The Central Bureau of Investigation has initiated a preliminary enquiry into the alleged diversion of Rs 2.25 crore, meant for setting up an Intellectual Property Rights Department at the Mohali-based National Institute of Pharmaceutical Education and Research.
The PE has been initiated on the complaint of a ‘whistle-blower’ ex-scientist of the institute who had moved the Punjab and Haryana High Court against the institute and made the CBI a respondent two years ago. In September, the CBI told the court that it would proceed further on the basis of information given by the complainant, following which the petition was disposed of.
Sources said that Dr Parikshit Bansal, the complainant, submitted voluminous documentary evidence and also discussed the matter with CBI officials, before the PE was lodged.
“Dr Bansal met us and the information submitted by him was worth probing. PE means starting a full-fledged enquiry into the matter and it usually takes around three months,” said CBI Chandigarh unit’s SP Tarun Gauba.
Sources said that the CBI was once tipped off regarding the matter by an informer, but had closed the matter after verification. However, the documents provided by Bansal have given a new dimension to the matter.
Institute director K K Bhutani said that he could not comment, as he was not aware of the CBI’s decision. Dr Bansal has made allegations against Bhutani and others.
According to Dr Bansal’s complaint to the CBI, the setting up of the IPR Department was approved under the 11th Five Year Plan (2007-2012) for promoting educational and career interests of the students. NIPER submitted a proposal to the Ministry of Chemicals and Fertilisers, demanding Rs 2.72 crore. The ministry sanctioned Rs 2.25 crore and also released the amount. However, to date, the department has not been set up.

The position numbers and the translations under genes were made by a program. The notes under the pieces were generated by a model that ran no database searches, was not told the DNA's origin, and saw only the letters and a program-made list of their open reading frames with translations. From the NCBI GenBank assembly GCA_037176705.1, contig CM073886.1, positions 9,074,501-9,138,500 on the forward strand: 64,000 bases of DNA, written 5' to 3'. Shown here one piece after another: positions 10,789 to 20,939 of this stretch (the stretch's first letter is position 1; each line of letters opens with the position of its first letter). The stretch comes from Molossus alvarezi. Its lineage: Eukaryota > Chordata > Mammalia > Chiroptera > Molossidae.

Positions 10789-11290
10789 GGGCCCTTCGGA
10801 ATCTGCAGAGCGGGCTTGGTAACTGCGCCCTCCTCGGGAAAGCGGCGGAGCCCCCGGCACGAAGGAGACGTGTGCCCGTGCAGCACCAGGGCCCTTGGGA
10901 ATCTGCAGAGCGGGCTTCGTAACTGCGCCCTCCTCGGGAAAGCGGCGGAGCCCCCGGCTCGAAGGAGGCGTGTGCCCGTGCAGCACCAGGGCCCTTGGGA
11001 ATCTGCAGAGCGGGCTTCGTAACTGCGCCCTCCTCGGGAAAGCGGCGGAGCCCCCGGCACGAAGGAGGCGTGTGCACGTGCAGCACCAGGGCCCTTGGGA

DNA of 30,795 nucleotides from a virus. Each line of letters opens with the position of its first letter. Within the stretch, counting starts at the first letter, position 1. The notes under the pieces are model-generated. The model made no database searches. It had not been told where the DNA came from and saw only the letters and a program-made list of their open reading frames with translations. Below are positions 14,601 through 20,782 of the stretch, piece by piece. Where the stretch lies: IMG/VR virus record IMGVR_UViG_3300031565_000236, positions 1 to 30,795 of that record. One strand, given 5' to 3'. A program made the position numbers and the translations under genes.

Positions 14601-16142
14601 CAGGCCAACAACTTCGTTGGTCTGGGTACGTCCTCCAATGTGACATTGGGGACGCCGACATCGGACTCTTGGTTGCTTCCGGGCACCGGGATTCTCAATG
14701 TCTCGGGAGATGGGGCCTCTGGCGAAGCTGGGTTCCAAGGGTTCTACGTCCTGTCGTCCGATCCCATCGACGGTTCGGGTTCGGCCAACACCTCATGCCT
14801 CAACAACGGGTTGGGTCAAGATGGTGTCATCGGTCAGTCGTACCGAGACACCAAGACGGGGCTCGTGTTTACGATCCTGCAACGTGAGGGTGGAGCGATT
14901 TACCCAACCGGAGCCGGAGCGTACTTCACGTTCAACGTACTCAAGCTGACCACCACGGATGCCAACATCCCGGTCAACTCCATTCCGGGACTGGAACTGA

Dr Bansal alleged that the funds were diverted and misused by director Bhutani and an ex-director on unapproved activities, in collusion with ministry officials.
Though more than 50 per cent of the funds were for hiring and training technical manpower, not a single person was hired under the project. Bansal said in the complaint that he proposed the project and blew the whistle on the corruption later, due to which he was “victimised” and removed from service in March 2013, leading to prolonged protests by students of the institute.
Bansal also stated that though the project got sanctioned in 2007, the then director of the institute did not inform him for three years, although the institute kept getting funds. Later, Bansal sent a complaint to the CVC, but it was marked to the very same official who was involved in the misappropriation.
He also alleged that he wrote to the secretary to the Department of Pharmaceuticals, the chairman of NIPER’s Board of Governors and even to the cabinet secretary, but got no satisfactory response and, therefore, moved the court.
The CBI, in its initial reply to the court, said that a verification had revealed that there was no misappropriation of funds and the director had the discretionary power to utilise funds as per requirement. It also said that the ministry had got the matter enquired but nothing wrong was found and, in fact, Bansal was warned by the institute to be careful in the future.
In his complaint, Bansal has alleged that NIPER provided wrong information to the CBI during this verification; he submitted relevant information obtained under the RTI Act.